Here are two examples, one was definitely a woven band in this type of cloth and the other might have been. Were these sashes worn at the waist or some other type of functional strap? We don't really know, but I would be comfortable wearing such a thing as a sash/belt. The narrower one (with less stripes) has only one selvedge intact, so we cannot be sure if it was a fragment of a larger cloth or if it was a narrow sash. My recreated image assumes mirroring of the pattern. It would be approximately 2.5 inches wide. The other was definitely a woven band and was about 4.6 inches wide. Both appear to be densely woven and at least somewhat sturdy.
These were probably woven on a warp-weighted loom, but modernly could be reproduced on a floor loom, or even a rigid heddle loom if you use two heddles for double the thread count.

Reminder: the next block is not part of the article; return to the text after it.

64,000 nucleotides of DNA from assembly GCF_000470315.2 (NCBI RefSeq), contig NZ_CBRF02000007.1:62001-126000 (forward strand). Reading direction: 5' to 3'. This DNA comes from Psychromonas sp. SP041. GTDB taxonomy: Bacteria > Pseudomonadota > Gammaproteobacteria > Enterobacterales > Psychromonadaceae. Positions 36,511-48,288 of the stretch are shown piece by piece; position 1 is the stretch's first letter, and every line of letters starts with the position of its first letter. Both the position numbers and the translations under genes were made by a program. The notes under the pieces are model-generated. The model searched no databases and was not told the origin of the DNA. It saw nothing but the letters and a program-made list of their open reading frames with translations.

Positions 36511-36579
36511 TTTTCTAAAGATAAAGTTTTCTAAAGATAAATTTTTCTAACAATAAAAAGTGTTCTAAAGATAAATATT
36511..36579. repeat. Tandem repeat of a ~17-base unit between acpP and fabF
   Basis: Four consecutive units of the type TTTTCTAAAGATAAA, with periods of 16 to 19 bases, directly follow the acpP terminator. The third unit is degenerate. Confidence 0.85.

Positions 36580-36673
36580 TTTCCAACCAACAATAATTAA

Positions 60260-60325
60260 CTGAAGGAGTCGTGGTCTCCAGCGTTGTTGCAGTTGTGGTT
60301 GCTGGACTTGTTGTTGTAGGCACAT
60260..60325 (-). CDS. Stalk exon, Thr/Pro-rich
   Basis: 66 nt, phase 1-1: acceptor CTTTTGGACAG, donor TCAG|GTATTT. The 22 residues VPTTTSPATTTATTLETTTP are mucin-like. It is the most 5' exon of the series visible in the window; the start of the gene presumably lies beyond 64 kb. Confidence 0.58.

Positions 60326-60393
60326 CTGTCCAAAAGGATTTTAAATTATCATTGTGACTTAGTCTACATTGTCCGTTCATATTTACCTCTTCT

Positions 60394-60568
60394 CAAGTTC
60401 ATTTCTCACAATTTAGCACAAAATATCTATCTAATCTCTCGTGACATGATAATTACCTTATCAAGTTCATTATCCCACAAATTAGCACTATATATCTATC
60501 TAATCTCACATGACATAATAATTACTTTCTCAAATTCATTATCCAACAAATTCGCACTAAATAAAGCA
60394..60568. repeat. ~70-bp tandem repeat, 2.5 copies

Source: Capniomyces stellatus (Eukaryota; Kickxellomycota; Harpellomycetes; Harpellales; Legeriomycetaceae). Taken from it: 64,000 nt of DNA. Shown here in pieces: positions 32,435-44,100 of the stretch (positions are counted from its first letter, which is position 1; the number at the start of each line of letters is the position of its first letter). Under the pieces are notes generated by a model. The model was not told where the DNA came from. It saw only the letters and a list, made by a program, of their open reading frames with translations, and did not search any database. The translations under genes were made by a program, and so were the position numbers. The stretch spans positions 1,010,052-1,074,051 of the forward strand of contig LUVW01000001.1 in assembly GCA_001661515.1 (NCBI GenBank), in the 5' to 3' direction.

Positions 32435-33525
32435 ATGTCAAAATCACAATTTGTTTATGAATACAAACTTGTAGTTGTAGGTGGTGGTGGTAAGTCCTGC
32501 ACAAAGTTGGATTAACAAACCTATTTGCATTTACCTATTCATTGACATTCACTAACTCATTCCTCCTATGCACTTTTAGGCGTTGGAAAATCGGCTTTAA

We see a number of woven bands like this at both Dürrnberg and Hallstatt. If you are not a weaver you could hem a length of cloth to simulate the effect (and in fact, in the much, much later Martres de Veyre find there is a long sash that was sewn out of cloth, rather than being woven in the appropriate width from the outset). This might be a great way to use up excess cloth in your stash!
My eventual plan is to group the patterned textiles from both Hallstatt and Durrnberg and do diagrams with a scale for each and share that as a sort of "buying guide" that one can use to help shop for early, early period textiles.